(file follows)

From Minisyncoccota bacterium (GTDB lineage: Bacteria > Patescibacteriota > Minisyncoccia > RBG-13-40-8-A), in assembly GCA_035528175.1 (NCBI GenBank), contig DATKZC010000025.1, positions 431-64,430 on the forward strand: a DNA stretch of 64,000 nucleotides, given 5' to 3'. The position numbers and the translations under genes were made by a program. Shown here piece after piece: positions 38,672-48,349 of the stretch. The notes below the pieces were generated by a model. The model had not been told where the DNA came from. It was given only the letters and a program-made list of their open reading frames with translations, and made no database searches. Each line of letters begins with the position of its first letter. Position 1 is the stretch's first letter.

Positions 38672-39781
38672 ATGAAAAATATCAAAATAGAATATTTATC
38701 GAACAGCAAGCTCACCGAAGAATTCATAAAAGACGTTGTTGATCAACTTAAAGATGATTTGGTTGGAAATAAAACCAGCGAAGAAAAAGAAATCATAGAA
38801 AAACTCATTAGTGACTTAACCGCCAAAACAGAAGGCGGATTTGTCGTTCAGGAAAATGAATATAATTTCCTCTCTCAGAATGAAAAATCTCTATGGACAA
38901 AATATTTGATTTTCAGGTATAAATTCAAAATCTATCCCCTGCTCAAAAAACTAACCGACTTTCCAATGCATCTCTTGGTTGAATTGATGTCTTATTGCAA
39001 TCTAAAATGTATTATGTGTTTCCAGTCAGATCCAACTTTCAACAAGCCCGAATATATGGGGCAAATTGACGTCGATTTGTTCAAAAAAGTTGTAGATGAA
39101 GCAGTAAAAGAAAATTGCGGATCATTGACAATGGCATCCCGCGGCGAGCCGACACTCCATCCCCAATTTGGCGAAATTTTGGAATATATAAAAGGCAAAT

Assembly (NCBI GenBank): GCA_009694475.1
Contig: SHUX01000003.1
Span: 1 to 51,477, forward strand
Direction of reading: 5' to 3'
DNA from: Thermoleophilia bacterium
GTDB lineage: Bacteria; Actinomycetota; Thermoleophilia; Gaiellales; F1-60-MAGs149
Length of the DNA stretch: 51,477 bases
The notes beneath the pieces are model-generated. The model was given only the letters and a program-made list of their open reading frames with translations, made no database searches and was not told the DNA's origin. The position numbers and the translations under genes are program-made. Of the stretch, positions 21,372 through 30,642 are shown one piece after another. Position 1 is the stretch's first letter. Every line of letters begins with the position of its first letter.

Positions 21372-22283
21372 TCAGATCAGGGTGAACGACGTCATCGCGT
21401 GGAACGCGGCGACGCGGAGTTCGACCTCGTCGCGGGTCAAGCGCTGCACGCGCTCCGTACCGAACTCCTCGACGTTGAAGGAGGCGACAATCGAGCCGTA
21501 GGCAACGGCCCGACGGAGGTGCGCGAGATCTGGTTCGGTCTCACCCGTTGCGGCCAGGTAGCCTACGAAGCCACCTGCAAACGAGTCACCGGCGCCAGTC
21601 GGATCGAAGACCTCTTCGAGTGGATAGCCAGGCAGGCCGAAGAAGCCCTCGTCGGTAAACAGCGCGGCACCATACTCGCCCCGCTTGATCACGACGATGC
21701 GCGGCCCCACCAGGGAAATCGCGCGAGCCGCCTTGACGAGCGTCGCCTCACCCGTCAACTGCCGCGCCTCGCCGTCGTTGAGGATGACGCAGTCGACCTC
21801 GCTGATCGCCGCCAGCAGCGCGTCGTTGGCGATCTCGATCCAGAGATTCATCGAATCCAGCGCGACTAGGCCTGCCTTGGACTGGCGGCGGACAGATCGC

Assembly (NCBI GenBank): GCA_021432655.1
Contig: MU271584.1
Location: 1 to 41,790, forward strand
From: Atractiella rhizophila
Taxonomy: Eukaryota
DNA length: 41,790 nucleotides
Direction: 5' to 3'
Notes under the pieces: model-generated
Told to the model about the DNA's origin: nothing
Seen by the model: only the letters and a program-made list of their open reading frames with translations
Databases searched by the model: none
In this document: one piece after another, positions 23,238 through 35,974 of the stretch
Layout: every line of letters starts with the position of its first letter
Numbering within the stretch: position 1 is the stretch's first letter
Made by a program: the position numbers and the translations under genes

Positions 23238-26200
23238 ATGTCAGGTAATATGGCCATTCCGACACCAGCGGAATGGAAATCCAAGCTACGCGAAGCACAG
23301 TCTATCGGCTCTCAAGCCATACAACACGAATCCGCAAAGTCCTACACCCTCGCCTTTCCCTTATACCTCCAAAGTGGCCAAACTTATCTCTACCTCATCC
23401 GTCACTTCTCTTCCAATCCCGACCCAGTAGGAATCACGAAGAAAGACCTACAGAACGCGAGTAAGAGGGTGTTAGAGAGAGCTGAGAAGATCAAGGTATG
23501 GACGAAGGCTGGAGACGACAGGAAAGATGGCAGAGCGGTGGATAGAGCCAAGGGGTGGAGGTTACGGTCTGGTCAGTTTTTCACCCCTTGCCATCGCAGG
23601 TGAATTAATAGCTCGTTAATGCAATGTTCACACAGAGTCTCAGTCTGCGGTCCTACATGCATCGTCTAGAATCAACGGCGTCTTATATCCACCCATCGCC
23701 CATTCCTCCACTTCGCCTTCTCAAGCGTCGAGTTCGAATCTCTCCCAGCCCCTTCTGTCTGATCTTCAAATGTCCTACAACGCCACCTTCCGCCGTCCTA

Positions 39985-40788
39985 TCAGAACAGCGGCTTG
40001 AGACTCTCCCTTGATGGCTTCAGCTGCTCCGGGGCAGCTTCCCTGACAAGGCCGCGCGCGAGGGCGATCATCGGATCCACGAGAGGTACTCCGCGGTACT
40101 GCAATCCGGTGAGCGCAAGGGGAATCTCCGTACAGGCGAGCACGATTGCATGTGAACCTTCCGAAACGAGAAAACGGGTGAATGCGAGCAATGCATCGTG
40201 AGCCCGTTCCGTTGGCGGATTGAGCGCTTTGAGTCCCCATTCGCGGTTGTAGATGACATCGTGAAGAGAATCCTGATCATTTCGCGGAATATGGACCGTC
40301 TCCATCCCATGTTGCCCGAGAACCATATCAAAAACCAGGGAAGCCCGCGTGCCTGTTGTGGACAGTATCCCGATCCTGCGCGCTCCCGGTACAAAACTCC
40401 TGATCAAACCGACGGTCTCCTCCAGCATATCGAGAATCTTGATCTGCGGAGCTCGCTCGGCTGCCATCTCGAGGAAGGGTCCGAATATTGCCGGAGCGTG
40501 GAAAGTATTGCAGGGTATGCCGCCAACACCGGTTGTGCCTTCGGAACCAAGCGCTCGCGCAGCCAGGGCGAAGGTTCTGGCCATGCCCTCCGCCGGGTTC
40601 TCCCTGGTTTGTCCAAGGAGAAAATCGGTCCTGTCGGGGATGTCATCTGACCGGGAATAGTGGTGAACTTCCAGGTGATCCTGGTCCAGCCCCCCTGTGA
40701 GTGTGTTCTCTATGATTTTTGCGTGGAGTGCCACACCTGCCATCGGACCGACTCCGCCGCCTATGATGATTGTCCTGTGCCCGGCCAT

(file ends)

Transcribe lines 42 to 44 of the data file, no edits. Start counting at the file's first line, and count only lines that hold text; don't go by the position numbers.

23401 GTCACTTCTCTTCCAATCCCGACCCAGTAGGAATCACGAAGAAAGACCTACAGAACGCGAGTAAGAGGGTGTTAGAGAGAGCTGAGAAGATCAAGGTATG
23501 GACGAAGGCTGGAGACGACAGGAAAGATGGCAGAGCGGTGGATAGAGCCAAGGGGTGGAGGTTACGGTCTGGTCAGTTTTTCACCCCTTGCCATCGCAGG
23601 TGAATTAATAGCTCGTTAATGCAATGTTCACACAGAGTCTCAGTCTGCGGTCCTACATGCATCGTCTAGAATCAACGGCGTCTTATATCCACCCATCGCC